It is not uncommon for people in outpatient care to reduce the frequency of counseling sessions as they make progress, coming in once every other week or even once a month after they hit certain recovery milestones.
How To Determine the Right Treatment
Ultimately, most people are able to use what they know about themselves and their situation to determine which treatment is right for them. Inpatient and outpatient treatment options can both be effective, but certain factors might make one more appropriate than the other.
Some of the main factors to consider when making this decision are:
The Amount of Time and Money You Can Commit to Treatment
Inpatient and intensive outpatient treatment options will typically be more expensive, and will require more of a time commitment. Consider your home and work responsibilities, whether you can take time off, and what you can afford. Look into your insurance benefits to get more detailed information about the costs of different treatment options.
The Severity of the Addiction
Consider how long you have been using, how much you use, and how often. Will you experience withdrawal symptoms when you stop, and if so, could these be medically dangerous to do on your own? Those who have more severe addictions or who need medical detox often benefit from inpatient treatment.
Your Ultimate Goals for Recovery
Those who need to completely stop all drugs and alcohol might benefit from the structured sober environments provided in inpatient, residential, and intensive outpatient settings. Those unsure about their end goal for recovery or who are interested in moderating their use as opposed to stopping might find outpatient treatment is more aligned with these goals.
The Level of Support You Need
Those who have strong support networks and are able to count on these individuals may need less intensive treatment than those without these networks. Support tends to be built-in to inpatient, residential, and intensive outpatient programs in the form of professional support and support from others in the program. Those in individual outpatient care might benefit from supplementing treatment with a support group like AA or NA if natural supports are lacking.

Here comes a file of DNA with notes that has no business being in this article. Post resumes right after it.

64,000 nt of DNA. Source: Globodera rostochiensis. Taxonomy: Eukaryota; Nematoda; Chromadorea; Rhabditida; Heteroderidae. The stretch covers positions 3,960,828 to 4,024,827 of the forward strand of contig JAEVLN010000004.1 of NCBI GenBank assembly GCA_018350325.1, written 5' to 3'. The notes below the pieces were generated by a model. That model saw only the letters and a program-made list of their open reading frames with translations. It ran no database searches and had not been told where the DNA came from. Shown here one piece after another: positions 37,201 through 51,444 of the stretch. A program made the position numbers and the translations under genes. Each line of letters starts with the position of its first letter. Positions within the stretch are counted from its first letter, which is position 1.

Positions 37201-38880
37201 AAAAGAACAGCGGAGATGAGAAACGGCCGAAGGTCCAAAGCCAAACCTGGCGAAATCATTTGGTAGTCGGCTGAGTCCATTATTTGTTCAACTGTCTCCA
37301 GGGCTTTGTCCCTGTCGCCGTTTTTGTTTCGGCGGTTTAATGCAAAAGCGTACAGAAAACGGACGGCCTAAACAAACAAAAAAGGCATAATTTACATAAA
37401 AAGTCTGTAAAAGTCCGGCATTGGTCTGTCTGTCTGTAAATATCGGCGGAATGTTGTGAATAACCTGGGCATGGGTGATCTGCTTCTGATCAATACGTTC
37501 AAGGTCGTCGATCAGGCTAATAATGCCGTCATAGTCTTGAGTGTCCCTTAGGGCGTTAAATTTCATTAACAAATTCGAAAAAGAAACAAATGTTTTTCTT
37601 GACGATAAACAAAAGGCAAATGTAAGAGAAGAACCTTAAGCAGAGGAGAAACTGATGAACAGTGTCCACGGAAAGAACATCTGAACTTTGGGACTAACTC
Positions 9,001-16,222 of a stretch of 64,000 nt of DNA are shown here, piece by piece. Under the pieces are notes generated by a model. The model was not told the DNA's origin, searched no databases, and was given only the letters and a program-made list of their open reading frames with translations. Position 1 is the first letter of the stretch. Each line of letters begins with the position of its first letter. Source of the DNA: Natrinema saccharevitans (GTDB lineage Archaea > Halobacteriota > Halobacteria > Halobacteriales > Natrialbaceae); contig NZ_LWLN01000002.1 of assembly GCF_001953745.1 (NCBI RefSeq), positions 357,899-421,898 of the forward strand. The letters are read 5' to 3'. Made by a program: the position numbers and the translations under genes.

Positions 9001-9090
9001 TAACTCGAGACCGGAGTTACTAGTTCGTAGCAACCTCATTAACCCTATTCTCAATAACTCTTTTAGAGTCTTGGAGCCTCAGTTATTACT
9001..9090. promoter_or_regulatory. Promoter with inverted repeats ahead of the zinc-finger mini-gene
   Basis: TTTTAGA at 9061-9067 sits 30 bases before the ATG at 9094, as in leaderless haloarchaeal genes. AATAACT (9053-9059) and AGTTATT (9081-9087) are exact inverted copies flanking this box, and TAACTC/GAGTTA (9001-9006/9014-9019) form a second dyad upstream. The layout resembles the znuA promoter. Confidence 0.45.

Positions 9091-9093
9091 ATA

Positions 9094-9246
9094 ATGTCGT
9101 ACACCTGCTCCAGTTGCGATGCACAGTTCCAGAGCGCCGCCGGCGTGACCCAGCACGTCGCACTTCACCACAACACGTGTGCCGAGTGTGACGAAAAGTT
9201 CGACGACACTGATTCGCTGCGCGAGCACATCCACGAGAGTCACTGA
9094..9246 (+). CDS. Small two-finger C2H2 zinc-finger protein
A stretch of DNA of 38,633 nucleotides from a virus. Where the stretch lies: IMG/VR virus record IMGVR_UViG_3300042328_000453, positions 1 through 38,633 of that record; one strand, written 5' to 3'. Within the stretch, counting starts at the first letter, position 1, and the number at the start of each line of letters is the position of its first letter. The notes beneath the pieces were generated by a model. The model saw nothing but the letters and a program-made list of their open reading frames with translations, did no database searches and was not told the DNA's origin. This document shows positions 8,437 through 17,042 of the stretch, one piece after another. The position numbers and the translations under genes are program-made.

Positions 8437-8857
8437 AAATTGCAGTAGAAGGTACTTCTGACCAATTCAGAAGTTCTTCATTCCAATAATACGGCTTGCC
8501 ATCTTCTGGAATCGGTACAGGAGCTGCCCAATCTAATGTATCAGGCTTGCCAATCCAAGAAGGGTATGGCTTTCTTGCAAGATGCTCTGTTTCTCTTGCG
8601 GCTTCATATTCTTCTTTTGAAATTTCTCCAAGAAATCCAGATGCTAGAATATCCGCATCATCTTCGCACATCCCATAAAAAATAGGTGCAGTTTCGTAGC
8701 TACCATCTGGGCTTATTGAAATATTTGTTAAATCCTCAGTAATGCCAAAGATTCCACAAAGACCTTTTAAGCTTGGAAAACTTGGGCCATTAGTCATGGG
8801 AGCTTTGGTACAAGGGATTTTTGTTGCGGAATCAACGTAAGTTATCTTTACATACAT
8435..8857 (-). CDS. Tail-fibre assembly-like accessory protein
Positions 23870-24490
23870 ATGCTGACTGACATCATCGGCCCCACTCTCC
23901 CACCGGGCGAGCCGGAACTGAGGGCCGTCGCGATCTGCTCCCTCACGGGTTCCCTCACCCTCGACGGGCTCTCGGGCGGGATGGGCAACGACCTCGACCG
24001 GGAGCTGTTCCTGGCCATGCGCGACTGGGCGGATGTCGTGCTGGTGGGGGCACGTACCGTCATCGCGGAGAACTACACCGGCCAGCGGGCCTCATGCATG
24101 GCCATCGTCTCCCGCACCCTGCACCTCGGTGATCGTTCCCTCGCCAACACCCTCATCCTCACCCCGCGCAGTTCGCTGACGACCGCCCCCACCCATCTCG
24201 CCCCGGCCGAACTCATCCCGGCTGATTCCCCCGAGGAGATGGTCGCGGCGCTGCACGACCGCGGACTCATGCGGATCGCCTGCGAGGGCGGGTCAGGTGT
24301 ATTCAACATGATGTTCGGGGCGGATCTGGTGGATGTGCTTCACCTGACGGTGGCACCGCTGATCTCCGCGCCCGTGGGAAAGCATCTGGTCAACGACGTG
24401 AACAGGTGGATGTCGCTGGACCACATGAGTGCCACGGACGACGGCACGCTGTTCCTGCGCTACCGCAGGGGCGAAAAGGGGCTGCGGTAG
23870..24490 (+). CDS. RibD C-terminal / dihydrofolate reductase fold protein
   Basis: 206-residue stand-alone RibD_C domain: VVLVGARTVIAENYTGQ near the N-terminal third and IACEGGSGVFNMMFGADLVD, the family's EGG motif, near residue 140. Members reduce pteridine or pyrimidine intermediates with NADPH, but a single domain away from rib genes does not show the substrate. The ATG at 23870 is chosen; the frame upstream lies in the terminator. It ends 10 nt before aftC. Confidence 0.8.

Your Past Recovery Efforts
Another way to gauge the level of treatment that you may need is to reflect on your own past experiences. Have you tried to get clean or sober before? If so, how did it go? If you had problems doing so in the past in an outpatient setting, inpatient might be the way to go. If you have been able to stop on your own in the past and achieved long stretches of sobriety, you might be fine with outpatient treatment.
Resources for Those Struggling With Addiction
If you or a loved one is struggling with an addiction, consider reaching out for assistance. There are several free hotlines that will help you locate treatment options near you. Support groups like 12 step meetings are also available in most communities, and are free to attend. There are meetings both for people with an addiction as well as for loved ones struggling to support someone with an addiction.
Substance Abuse and Mental Health Service Administration: SAMHSA has a website and a 24/7 hotline to help connect people to mental health and addiction treatment.
12 Step Groups: These peer-led groups are available in most communities, free of charge.
Addictions and Recovery Website: Offers a comprehensive list of resources including self-help groups and websites, treatment locators, government agencies and recovery organizations with information and resources.